One-third of the population suffered severe hardship after employers locked out their workers in a widespread dispute stemming from efforts to curb the growth of trade unions.
Three people were killed and hundreds more injured by police baton charges in violent incidents during the dispute.
Author Padraig Yeates (66), a leading member of the 1913 Commemoration Committee, told the Herald the State has never taken an official role in commemorating the Lockout events. The official commemorations are likely to centre on the events of August 1913, when hundreds of people were injured when police baton-charged crowds on O'Connell Street, then known as Sackville Street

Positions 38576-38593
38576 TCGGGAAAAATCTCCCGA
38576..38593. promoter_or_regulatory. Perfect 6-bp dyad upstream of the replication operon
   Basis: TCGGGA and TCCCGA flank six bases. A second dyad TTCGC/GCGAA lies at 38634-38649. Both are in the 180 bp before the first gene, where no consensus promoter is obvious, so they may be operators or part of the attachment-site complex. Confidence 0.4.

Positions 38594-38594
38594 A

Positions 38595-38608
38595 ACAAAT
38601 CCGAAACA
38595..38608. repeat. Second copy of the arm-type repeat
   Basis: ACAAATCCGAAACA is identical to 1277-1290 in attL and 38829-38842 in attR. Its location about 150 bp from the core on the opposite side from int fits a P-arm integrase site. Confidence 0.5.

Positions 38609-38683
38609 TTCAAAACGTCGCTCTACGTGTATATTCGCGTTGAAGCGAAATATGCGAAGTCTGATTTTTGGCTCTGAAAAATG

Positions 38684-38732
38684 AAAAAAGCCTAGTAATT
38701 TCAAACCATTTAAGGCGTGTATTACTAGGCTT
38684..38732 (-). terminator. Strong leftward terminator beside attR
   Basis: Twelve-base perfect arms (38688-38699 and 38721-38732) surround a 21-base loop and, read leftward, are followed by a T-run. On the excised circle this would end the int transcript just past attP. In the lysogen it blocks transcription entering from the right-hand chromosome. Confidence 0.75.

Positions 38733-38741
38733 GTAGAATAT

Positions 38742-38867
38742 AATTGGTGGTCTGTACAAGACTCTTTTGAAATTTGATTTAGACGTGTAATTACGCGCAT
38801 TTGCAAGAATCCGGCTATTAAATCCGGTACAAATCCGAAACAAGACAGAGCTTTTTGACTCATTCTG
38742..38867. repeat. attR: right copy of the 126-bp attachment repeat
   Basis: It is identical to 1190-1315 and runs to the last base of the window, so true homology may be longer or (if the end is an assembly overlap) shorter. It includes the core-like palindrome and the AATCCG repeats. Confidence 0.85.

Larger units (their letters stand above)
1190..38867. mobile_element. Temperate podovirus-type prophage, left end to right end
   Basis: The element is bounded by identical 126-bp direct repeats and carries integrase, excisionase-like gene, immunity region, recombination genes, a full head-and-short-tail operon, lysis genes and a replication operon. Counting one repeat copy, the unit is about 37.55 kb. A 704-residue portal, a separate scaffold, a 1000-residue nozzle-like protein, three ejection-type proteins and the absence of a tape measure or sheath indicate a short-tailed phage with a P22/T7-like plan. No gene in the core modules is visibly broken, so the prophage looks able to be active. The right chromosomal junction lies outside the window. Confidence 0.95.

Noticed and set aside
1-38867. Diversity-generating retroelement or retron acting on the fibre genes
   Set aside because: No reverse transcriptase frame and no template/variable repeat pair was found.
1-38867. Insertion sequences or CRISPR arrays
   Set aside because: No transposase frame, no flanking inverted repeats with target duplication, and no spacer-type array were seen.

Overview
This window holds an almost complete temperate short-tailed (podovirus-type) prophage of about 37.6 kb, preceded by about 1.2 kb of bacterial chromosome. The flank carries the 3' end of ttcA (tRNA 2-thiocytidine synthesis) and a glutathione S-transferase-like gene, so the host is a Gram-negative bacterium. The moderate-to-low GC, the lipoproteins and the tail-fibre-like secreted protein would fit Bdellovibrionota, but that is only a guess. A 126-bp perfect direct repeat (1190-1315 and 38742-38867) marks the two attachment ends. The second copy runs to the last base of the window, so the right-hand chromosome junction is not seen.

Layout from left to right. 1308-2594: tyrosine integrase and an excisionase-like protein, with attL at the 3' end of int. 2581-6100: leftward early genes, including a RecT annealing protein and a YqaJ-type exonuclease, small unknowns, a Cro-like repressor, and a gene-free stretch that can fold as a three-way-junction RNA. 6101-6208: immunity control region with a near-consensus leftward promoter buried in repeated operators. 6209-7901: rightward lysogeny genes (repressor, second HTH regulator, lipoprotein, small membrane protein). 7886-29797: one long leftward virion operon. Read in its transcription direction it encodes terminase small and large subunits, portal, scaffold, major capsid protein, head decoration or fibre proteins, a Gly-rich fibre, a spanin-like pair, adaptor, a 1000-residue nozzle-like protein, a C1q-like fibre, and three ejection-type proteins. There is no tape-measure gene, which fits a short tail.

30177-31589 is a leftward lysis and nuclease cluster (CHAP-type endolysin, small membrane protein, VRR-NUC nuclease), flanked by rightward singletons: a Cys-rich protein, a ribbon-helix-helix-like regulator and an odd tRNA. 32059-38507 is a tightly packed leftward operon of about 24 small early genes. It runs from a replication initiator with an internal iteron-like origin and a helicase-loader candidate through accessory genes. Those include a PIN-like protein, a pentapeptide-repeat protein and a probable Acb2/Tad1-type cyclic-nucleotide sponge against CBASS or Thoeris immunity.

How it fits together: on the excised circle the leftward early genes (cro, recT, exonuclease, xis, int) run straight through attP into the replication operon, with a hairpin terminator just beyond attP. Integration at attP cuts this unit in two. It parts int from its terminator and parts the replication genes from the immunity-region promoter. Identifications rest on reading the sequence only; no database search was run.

The previous night, two men died from blows from police batons in riots on Burgh Quay and Eden Quay.
A third man died after being batoned in his home in Foley Street during police raids that weekend.
The State commemoration will also officially acknowledge the role of the labour movement in the turbulent decade which followed and its role in securing Irish independence, said Mr Yeates.
An Post will be issuing commemorative stamps.